Sorry to say bagginsdada I understood exactly what you said and I just happen to understand the legal requirements around e-stop and pause buttons. All safety buttons active there safety feature when pushed it and any pull out action is to restore normal function this rule applies to pause and e-stop buttons to stay legal globally.
This is one of the idea you hear all the time when people are trying to compact size of CNC control boxes and the like. It is purely no go.
Yeah I already said I of course would not have a problem with the e-stop being a separate button. Why would I? It was just an idea, a pass thought.
Would a pause fob still be legal and practical for a pause function only? I was not thinking about the constantly transmitting type but the car remote type.
Can you link the rules on pause buttons, I found a bunch on e-stops but cant find them and I would like to know.
bagginsdada e-stops have a lot of rules.
A Category 0 stop immediately removes energy to the machine actuators
1) Hardware e-stop that cuts complete system power.
2) Hardware e-stop that cuts like motor power but leaving power to like the raspberry pi control parts and informs them that they cannot proceed forwards. Advantage here is state at stop is still in logic and the system can save debugging information while remaining almost as safe as first type of hardware stop.
These are both Category 0 e-stop solutions. As it says cut energy from machine actuators you are not required to cut power from the complete system. Master power switch must cut power from complete system yes that could be my 1 e-stop. The third option where you send a message to controller to stop is a Category 1 and is in fact harder to make because hitting the e-stop should start a timer that will do after a particular amount of time has past does one of the Category 0 stops. So controller informed then it gets so much time to safe park the machine. Adds a lot of complexity and risk because the machine does not instantly stop this is required with some robotic arms and the like where the joints have to engage parking locks or they will risk falling to the ground without power. Nothing about farmbot design suggests needing a Category 1 e-stop at this stage. There can be legal trouble at times using a Category 1 e-stop when a Category 0 e-stop could have been used. So you would always attempt for a Category 0 e-stop if having a e-stop and only using Category 1 if there is no other choice.
The thing is pause buttons don’t have direct rules. A general machine stop, go, pause that are not e-stop fall under a simple set of rule. They come back to a simple term in all OHS rules around the world. Must be design with operator in mind. Yes super vague written in to most of the OHS rules around the world but has huge legal meaning. Designing with operator in mind means allowing for operator panicky and putting way too much force on it. Also if pause button is next to e-stop you have to consider that human misses e-stop button hits pause button result should still be attempting to stop. So a pull out pause button next to a push in e-stop is basically will get you into legal trouble. Even placing toggle switches near e-stop can get you into trouble…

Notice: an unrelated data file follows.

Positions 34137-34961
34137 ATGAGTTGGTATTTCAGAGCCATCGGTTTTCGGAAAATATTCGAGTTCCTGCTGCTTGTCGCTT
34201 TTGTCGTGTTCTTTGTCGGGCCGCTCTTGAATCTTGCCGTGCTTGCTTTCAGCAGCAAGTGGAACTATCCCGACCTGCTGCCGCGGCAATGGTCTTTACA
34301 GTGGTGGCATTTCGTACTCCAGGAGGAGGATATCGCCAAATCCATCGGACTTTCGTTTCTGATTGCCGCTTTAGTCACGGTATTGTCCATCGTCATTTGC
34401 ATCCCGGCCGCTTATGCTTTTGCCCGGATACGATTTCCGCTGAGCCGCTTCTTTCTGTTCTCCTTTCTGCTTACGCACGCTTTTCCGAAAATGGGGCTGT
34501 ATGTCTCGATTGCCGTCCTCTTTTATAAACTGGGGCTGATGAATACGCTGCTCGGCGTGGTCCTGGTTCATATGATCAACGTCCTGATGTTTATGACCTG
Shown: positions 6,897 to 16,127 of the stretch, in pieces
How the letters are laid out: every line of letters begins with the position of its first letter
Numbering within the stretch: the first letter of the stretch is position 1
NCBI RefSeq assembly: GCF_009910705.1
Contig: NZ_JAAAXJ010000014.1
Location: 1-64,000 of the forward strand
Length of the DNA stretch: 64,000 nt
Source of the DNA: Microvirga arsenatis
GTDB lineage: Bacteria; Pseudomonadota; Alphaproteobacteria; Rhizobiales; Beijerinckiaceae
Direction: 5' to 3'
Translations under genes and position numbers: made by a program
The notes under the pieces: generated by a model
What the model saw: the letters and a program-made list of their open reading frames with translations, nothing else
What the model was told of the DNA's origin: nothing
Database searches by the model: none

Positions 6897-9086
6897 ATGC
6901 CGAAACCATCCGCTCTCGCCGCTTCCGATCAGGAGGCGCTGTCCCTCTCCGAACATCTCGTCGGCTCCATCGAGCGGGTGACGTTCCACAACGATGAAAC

bagginsdada when ever designing a control interface for a machine you must consider the user is having a metal meltdown at the time while they are trying to use it. This is why your buttons around machines are mostly push in.
A pause or stop button or power off on a remote fob that only transmits when button is pushed is legal as long as you only call pause or stop or power off and looks nothing like a e-stop or a master power switch. As soon as you “call item”/“look like” e-stop or master power switch it has specialist legal requirements and anything near either of those items cannot cause if hit by mistake worst outcome or you have broken Must be design with operator in mind. so expect OHS fine.
In usage manual a transmit on press only remote would have to be written in operation manual for machine do not depend on any functions on this remote to function like a e-stop/master power switch. Yes just in case someone decides to come and inspect and checks the operation manual. Something else that is a trap is depending on how powerful the machine you are operating by remote some countries OHS demand that the fob has a led that flashes to show function when button is pressed and that is to stay inside Must be design with operator in mind.
So yes we can do a lot with controls bagginsdada and stay inside the legal rules. Staying inside legal rules is fairly much keep on checking against against the requirement of Must be design with operator in mind.
So there should be two threads.
The estop thread and a completely different one for a remote that sends a pause command.
If considered two separate items I will opt to have both options on my system.
Ty for the information.
I would put master power switch, e-stop and pause with outer controls buttons as related under the common “direct physical controls”.
Why because design a pause system does involve taking in account not to cause issues if someone fits an e-stop or master power switch.
It is normally better to design direct physical control placement and the like with a unified overview. Unified layout would be useful in cases people go to assist with friends machine.
Even with a pause system you might want to have a relay to cut power off from motors like the bare min Category 0 e-stop. So I see possibility for some electronic overlap between the pause you want and e-stops.
This is the super fun part about the different terms. Just because you call a button pause on a machine does not forbid it performing an action of an e-stop advantage calling it pause you don’t have the same level of legal requirements. Pause button on a remote is heck lot simpler due to not having regulation.
E-stop and pause don’t have to be electronically completely different things. With pause it does pay to consider if like the power to motors and the like should be cut by relay to increase safety if person is moving around machine while pause is set. This again is Must be design with operator in mind. I high lighted that term out of OHS so much for lot of reasons because it is what caused the electronic side of e-stop and pause buttons to overlap. If machine will hold itself in position without power leaving power on everywhere with pause hit is bad design. Same applies to implementing just a simple stop button.
There are a lot of cases were people make the mistake of not powering stuff down with a relay in case of pause. Implementing pause correctly could truly involve putting everything in place that you could just wire a Category 0 e-stop button into the right place and it right also have created a system that support Category 1 or 2 e-stops without major trouble even that I prefer them not used.
So splitting this into two separate items could make life harder.